Loading Events

« All Events

Music and Numbers

  • This event has passed.
Event Series Event Series: The Quintessence of Music

February 28, 2022 @ 6:00 pm 8:00 pm CET

Watch the recording


a webinar produced, presented, and performed by

Dr Donna Coleman

and Special Guest Dr Kevin March

Streaming from Studio OutBach® Santa Fe, situated in the heart of the deep Indigenous history of Native New Mexico, from ancient Paleoindians to Keres- and Tanoan-speaking peoples who were raided by the Comanches.

Monday February 28

9:00am PST  | 12:00pm EST  | 5:00pm GMT  |  6:00pm CET
Tuesday March 1 at 4:00am AEST (Australia)

Free Online Pari Dialogue

The theory of Relativity occurred to me by intuition, and music was the driving force behind that intuition. My parents had me study the violin from the time I was six. My discovery was the result of musical perception.”
Albert Einstein

quintessence n. 1. The pure, highly concentrated essence of something. 2. The purest or most typical instance: “thou fiery-faced quintessence of all that is abominable!” (Poe). 3. Ancient & Medieval Philosophy. The fifth and highest essence (after the four elements of earth, air, fire, and water), thought to be the substance of the heavenly bodies and latent in all things. [Middle English, from Old French quinte essence, from Medieval Latin quinta essentia (translation of Greek pempte ousia, fifth essence) : Latin quinta, feminine of quintus, fifth (see penkwe in Appendix*) + essentia, ESSENCE.]One of the first philosophers believed to have described the relationship between music and numbers was Pythagoras (c. 570–c. 490 BCE), who in fact wrote nothing himself. The first written accounts of his apparent postulates date from the third century CE. For a comprehensive discourse on the “problem of Pythagoras,” see the article by Carl Huffman in the Stanford Encyclopedia of Philosophy (Suggested Reading, below).

Nevertheless, Pythagoras is credited with having distinguished, by plucking strings of various lengths, the relationships between the wavelengths of sound that define musical intervals and thence identified the harmonic or overtone series. The harmonic series, which is a phenomenon of pure physics, begins with a fundamental (the original wavelength of the plucked string), which subdivides proportionately, first in half (to produce the first octave), in half again (the next higher octaves), and on and on, to ultimately produce all of the pitches of the diatonic scale. These principles are believed to govern the development of polyphony (many layers of voices) from monophony (a single line of music, as Gregorian Chant). The number five plays a prominent role in this evolution.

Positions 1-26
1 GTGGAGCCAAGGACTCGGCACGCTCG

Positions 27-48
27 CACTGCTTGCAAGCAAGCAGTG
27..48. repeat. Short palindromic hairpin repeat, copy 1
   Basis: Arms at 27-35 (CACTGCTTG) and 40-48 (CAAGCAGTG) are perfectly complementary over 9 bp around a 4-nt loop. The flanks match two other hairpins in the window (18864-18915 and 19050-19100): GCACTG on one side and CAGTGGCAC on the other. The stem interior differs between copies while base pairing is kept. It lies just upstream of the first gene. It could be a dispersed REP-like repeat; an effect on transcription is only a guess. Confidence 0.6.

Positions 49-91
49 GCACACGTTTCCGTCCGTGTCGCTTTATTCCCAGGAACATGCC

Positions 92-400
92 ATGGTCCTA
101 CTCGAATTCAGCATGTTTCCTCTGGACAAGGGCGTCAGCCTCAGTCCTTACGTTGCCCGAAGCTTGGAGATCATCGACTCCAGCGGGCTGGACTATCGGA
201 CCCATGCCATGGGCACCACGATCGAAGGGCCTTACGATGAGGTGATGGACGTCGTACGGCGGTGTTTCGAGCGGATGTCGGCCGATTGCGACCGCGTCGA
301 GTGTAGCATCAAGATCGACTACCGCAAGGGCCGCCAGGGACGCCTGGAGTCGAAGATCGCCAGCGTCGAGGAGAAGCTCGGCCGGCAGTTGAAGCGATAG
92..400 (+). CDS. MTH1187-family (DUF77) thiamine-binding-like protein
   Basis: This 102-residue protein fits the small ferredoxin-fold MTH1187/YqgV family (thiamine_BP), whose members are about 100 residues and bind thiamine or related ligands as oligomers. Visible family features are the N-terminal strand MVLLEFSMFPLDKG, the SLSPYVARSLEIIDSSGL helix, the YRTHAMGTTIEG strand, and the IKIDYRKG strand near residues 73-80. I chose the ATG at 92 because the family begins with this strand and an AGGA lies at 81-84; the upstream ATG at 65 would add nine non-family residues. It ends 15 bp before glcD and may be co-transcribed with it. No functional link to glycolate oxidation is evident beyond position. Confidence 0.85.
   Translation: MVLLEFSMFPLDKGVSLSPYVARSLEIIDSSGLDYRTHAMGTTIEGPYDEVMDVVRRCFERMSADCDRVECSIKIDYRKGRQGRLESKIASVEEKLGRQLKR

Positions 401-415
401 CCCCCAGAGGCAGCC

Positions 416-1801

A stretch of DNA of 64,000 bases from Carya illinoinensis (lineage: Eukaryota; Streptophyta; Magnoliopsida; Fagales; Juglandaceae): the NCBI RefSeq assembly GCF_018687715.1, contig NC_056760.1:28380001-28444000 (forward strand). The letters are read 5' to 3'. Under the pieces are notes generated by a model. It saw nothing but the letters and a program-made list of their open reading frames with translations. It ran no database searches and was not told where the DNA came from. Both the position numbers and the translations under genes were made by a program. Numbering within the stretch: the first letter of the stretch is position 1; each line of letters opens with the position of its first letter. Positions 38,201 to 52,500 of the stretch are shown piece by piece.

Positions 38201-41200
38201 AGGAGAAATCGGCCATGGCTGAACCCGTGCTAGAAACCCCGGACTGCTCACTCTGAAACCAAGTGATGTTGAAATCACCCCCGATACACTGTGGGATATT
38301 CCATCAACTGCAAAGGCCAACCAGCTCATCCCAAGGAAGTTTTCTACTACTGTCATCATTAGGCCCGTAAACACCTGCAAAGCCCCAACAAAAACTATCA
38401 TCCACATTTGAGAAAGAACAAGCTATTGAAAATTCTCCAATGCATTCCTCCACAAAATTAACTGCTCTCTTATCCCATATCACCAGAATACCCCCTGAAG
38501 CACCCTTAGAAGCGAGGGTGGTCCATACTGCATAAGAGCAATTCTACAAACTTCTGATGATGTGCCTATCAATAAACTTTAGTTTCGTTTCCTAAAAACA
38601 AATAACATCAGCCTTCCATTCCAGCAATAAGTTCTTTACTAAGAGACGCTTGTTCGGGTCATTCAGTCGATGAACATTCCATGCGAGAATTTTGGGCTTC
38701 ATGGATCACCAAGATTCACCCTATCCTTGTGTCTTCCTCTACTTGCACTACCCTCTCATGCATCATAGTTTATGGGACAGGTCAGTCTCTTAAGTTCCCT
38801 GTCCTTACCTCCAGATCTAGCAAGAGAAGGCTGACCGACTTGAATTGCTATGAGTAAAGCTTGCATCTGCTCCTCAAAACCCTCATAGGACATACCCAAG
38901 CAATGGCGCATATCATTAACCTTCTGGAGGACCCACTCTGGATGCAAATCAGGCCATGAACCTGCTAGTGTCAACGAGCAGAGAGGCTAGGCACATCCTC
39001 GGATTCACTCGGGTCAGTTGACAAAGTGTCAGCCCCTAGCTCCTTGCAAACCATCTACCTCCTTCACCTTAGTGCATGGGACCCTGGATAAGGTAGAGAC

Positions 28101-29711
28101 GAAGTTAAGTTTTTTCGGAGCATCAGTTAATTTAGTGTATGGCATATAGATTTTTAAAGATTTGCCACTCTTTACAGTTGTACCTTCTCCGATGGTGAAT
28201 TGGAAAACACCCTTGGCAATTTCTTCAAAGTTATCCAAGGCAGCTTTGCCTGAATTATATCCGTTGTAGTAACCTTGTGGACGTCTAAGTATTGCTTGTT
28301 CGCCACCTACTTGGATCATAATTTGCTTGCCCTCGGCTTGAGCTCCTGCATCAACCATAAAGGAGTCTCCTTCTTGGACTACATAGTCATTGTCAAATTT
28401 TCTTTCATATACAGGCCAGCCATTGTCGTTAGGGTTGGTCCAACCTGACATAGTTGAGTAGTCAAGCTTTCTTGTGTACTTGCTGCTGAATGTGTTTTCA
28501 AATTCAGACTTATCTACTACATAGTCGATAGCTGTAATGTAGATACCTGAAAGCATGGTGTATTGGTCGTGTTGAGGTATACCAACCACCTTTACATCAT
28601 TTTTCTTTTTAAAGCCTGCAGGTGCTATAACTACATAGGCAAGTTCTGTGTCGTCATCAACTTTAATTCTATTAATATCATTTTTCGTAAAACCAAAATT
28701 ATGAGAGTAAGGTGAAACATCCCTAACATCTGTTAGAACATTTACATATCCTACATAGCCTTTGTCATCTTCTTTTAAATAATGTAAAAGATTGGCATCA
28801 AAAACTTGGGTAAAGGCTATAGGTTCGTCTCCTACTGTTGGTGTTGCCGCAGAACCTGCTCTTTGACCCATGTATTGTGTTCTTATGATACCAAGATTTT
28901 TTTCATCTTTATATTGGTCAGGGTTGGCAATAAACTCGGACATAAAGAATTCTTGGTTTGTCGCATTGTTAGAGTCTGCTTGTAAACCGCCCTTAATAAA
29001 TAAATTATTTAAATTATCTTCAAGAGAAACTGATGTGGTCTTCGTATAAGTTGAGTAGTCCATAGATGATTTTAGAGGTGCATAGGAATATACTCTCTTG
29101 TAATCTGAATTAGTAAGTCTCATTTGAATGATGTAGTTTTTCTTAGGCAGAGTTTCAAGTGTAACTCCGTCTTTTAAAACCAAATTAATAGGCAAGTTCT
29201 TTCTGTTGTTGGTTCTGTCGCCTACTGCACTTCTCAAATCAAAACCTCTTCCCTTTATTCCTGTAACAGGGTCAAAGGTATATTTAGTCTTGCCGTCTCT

This two-hour, fully interactive webinar will introduce the harmonic series and the musical intervals produced by it; the way a scale and its associated harmonic scheme and thence, the musical structures that depend upon this harmony, are derived from it; consider the significance and symbolism of the number five (quinta; cinque) and the so-called “fifth element” in the realm of music; discuss the notion of cadence and its role in Western European Art Music structures; explore the role of the Fibonacci Series [Fibonacci = contraction of Filius Bonacci, aka Leonardo Bonacci or Leonardo Bigolio Pisano, Italian mathematician born and died in Pisa c. 1170–1250 CE] in musical structure; and analyse and present in performance the music of several composers, beginning, as always, with Johann Sebastian Bach, discussing the interval relationships in Das Wohltemperierte Klavier  Vol. I Prelude in C major BWV 846. We will explore tonality as it relates to consonance and dissonance, and introduce music that seeks to avoid tonality through non-repetition of tones, by American composers Ruth Porter Crawford and Carl Sprague Ruggles by a process called Dissonation (by non-repetition of tones).A special feature of this webinar will be the participation, from Australia at 5:00 a.m., of my esteemed colleague and friend, Dr Kevin March, with whom I have been collaborating on a project for the past two years to create a series of musical compositions inspired by the Fantod Pack by the American author, illustrator, and costume designer Edward Gorey (1925 Chicago – 2000 Cape Cod MA). I gave the World Premiere of two of these works for the Sadie Hawkins Day concert in Melbourne on 29th February 2020. For this webinar, Kevin and I will discuss the role of the Fibonacci series in the choice of harmonies, phrase lengths, and other aspects of the structure of the piece entitled The Stones, for which this performance is the WORLD PREMIERE.

Participants are encouraged to engage with questions, comments, and insights throughout the session, which can be lodged in the Chat or via a “raised hand” in this ZOOM presentation. The second half of the webinar, during which Dr March and Dr Coleman will engage in conversation about The Stones will be fully open for Q&A throughout.

Repertory to be explored on this leg of the Quintessence of Music journey: